Pelosi goes over health bill, leaves March 18 vote possibility open

Pelosi goes over health bill, leaves March 18 vote possibility open

Speaker Nancy Pelosi and her caucus discussed President Barack ObamaBarack Hussein ObamaShould President Trump, like President Obama, forsake human rights in pursuit of the deal with a tyrant? Obama shares summer reading list ‘Three Californias’ plan would give Dems more seats MORE’s proposed changes to the Senate healthcare bill on Thursday as she aimed for a vote as early as next week.

Pelosi and Democrats are struggling to garner the 216 votes necessary for approval, with members divided on abortion and deep, caucus-wide mistrust of the Senate. A survey by The Hill shows at least 25 Democrats are either firm or likely "no" votes on healthcare.

Despite a pledge to give members a week to study a bill prior to any vote, Pelosi held open the possibility of a vote by the March 18 deadline set by the White House.

“It may take longer, but we'll take up the bill when we're ready to take up the bill,” Pelosi (D-Calif.) told reporters after the first caucus meeting. “The March 18 [deadline] is an interesting date, as I say.”

In the Senate, Majority Leader Harry ReidHarry Mason ReidDonald Trump is delivering on his promises and voters are noticing Danny Tarkanian wins Nevada GOP congressional primary McConnell cements his standing in GOP history MORE (D-Nev.) acknowledged much work was left, but said no “arbitrary deadlines” would be set.

“We’ve made significant progress the last week. We had a very good day yesterday,” he said at a Thursday press conference. “We feel that this is something that we can do. It’s not done yet — and that’s an understatement.”

The strategy adopted by Democrats would have the upper chamber consider a package of changes to the Senate bill under budget reconciliation rules that would prevent a GOP filibuster. But the Senate will only take this action after the House approves the Senate bill.

That’s a problem, since many House members don’t trust the Senate to act.

“We’re in the process of trying to make the Senate bill acceptable to as many House members as possible,” said Rep. Anthony Weiner (D-N.Y.). “But even the most trusting member, I think, is skeptical of the Senate.”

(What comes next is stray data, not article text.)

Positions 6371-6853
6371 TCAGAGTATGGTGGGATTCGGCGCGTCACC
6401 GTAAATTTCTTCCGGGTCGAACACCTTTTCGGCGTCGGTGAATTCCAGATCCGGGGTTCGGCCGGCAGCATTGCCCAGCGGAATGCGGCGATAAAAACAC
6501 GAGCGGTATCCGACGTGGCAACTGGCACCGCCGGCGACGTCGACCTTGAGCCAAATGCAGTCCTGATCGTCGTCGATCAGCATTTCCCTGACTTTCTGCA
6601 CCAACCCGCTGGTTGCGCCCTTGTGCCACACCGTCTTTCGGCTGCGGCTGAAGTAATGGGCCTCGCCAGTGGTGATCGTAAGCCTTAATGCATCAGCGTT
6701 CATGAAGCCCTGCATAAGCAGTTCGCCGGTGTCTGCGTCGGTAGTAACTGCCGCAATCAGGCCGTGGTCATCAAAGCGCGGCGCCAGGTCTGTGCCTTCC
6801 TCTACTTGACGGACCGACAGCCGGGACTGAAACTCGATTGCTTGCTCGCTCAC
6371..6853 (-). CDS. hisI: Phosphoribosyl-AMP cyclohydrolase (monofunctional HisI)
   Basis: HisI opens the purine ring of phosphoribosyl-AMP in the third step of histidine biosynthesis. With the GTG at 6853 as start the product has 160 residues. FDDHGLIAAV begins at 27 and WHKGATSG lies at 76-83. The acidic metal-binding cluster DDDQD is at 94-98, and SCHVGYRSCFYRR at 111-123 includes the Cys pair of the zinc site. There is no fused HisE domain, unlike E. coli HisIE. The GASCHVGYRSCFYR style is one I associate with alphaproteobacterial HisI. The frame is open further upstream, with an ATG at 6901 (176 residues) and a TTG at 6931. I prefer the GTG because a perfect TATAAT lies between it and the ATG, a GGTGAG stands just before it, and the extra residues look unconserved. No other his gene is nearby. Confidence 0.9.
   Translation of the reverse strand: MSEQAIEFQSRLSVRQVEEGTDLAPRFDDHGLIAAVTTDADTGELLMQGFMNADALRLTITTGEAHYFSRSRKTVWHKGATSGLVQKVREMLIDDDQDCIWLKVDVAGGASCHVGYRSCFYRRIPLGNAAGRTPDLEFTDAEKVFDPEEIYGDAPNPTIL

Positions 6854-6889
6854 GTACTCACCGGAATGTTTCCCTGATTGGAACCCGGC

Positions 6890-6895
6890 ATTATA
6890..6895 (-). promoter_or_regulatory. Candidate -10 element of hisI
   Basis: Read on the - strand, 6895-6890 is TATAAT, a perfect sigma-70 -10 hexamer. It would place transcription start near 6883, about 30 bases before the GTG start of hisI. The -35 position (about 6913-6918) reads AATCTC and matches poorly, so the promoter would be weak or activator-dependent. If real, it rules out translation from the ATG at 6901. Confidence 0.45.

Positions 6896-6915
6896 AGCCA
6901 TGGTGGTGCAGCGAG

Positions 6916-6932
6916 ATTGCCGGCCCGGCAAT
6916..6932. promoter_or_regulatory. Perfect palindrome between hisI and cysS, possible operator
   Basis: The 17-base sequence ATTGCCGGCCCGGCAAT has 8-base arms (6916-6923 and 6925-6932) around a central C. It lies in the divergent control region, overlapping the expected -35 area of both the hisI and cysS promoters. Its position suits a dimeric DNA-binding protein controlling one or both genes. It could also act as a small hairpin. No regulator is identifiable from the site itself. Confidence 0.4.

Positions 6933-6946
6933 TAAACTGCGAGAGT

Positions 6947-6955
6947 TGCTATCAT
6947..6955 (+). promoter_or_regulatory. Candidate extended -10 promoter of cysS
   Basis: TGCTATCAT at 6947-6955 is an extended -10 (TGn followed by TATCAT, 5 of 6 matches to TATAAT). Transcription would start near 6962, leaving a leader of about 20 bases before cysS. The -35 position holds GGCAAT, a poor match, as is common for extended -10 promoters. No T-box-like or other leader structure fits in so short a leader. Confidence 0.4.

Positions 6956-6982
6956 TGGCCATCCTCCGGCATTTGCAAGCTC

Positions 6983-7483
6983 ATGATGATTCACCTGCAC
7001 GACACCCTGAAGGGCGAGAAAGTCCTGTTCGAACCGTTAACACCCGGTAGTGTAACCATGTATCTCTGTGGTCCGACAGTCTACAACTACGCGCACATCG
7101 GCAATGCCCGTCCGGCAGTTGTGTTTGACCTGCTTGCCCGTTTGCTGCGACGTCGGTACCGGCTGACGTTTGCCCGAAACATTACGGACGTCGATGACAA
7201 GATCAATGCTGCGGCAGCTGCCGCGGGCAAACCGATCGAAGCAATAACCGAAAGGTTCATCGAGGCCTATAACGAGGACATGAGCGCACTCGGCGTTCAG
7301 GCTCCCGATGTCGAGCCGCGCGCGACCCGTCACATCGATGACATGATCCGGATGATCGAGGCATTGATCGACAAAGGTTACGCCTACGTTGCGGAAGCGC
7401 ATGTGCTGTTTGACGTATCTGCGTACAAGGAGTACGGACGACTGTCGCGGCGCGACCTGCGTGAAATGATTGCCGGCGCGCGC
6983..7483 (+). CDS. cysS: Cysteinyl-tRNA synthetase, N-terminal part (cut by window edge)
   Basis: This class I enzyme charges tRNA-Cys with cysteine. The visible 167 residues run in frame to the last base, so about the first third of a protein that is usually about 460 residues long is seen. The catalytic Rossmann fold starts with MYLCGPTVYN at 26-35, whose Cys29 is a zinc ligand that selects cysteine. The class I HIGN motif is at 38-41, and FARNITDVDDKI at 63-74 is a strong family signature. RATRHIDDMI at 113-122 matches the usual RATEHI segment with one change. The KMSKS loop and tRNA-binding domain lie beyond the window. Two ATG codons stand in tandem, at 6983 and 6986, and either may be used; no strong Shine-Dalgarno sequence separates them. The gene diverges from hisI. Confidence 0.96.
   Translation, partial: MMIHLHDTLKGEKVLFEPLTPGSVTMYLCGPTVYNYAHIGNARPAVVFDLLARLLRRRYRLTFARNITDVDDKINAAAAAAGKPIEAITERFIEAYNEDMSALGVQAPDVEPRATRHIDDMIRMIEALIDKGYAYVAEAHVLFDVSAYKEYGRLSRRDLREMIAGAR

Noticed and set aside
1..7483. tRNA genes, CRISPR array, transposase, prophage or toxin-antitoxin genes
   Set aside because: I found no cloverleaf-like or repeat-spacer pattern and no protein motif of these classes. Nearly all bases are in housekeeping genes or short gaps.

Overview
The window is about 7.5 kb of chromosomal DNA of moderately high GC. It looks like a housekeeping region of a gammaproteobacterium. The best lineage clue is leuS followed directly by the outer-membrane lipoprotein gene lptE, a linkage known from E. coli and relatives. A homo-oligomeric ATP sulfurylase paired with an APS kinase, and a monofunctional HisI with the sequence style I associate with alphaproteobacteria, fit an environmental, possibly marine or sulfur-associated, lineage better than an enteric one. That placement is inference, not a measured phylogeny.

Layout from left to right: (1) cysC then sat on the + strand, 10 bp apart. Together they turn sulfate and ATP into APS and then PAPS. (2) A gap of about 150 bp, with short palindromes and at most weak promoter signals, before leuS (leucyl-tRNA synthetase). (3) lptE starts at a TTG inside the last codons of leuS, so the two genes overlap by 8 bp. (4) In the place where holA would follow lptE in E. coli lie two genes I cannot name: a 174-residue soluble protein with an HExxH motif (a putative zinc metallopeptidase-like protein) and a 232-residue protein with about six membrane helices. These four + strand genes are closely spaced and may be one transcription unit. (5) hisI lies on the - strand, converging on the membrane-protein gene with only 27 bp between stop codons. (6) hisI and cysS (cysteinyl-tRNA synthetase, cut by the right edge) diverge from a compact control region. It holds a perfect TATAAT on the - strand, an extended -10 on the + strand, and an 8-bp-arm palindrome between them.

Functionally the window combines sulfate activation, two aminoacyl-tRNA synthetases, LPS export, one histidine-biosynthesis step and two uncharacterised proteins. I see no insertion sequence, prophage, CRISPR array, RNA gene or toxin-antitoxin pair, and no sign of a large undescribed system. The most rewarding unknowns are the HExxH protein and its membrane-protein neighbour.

Reid, who huddled with his conference early Thursday afternoon on healthcare, said Senate leaders will “try to do everything we can to satisfy them and any questions they have.”

Members in both chambers hope to see a Congressional Budget Office score of the president’s plan as early as Thursday night. House Budget Committee Chairman John Spratt (D-S.C.) said he would convene members of his panel today to prepare for a markup, the final stop for the legislation before it is readied for the floor.

The next stop would be the Rules Committee, where Chairwoman Louise Slaughter (D-N.Y.) is mulling an arcane maneuver that would allow House Democrats to avoid actually voting on the Senate-passed bill. Slaughter is considering a rule for floor debate that would have the House “deem” the Senate measure as adopted by approving the smaller package.

Slaughter told reporters no decisions had been made on how to proceed.

Democrats at a Thursday caucus meeting expressed frustration over the lack of legislative text, but their leaders said a White House outline and question-and-answer session with White House Director of Health Reform Nancy-Ann DeParle gave the caucus a good idea of the final reconciliation language.

Abortion continues to be a huge problem for House Democrats.

Rep. Daniel Lipinski (D-Ill) an anti-abortion-rights Democrat, said as many as a dozen Democrats will vote against the Senate bill unless language matching Rep. Bart Stupak’s (D-Mich.) amendment to the House bill is either attached to the Senate bill or added to the reconciliation legislation.

Stupak wants tougher language to prevent federal funds from being used to pay for abortion services.

Lipinski said those dozen Democrats have rejected a compromise floated by Rep. Henry Waxman (D-Calif.) that would let the House settle the abortion issue separate from the healthcare bill.

“There’s no promise or guarantee I’m looking for,” Lipinski said. “I’m looking for a change in the bill, whether it’s a reconciliation bill or something that’s directly attached in making changes to the Senate bill.”

Separately, pro-abortion-rights Democrats are making threats of own.

“If there is some kind of a deal with Bart [Stupak] to really take us backwards, we have more votes than he does to defeat that effort,” said Rep. Jan Schakowsky (D-Ill.). “The pro-choice members will not accept a deal that will put us further back.”

Complicating matters is Pelosi’s own admission that she does not see a way to address the abortion issue through reconciliation.

“Reconciliation is a very narrow discipline and that was emphasized to the members this morning,” she said. “Unless a provision is central to the budget, it cannot be considered.”

Waxman, the Energy and Commerce Committee chairman, said all sides are continuing to look for a solution, even though he confessed he doesn’t see one on the immediate horizon.

“I don’t know how we’ll resolve it, but we’ll keep looking,” Waxman said. “We just have to all stay open and keep talking until we see where we end up.”

Another outstanding issue is whether to attach a student-lending bill to the reconciliation vehicle.

The House already approved the student loan bill, and Democrats in the lower chamber are eager to move forward, but Reid faces resistance from members such as Sen. Ben Nelson (D-Neb.).

“We’re going to talk about whether education is going to be part of reconciliation. Under the instructions that came out of the Budget Committee, we’re entitled to do both healthcare and education by reconciliation,” Reid said. “But the caucus — I want them to make that decision.”

Tony Romm contributed to this story.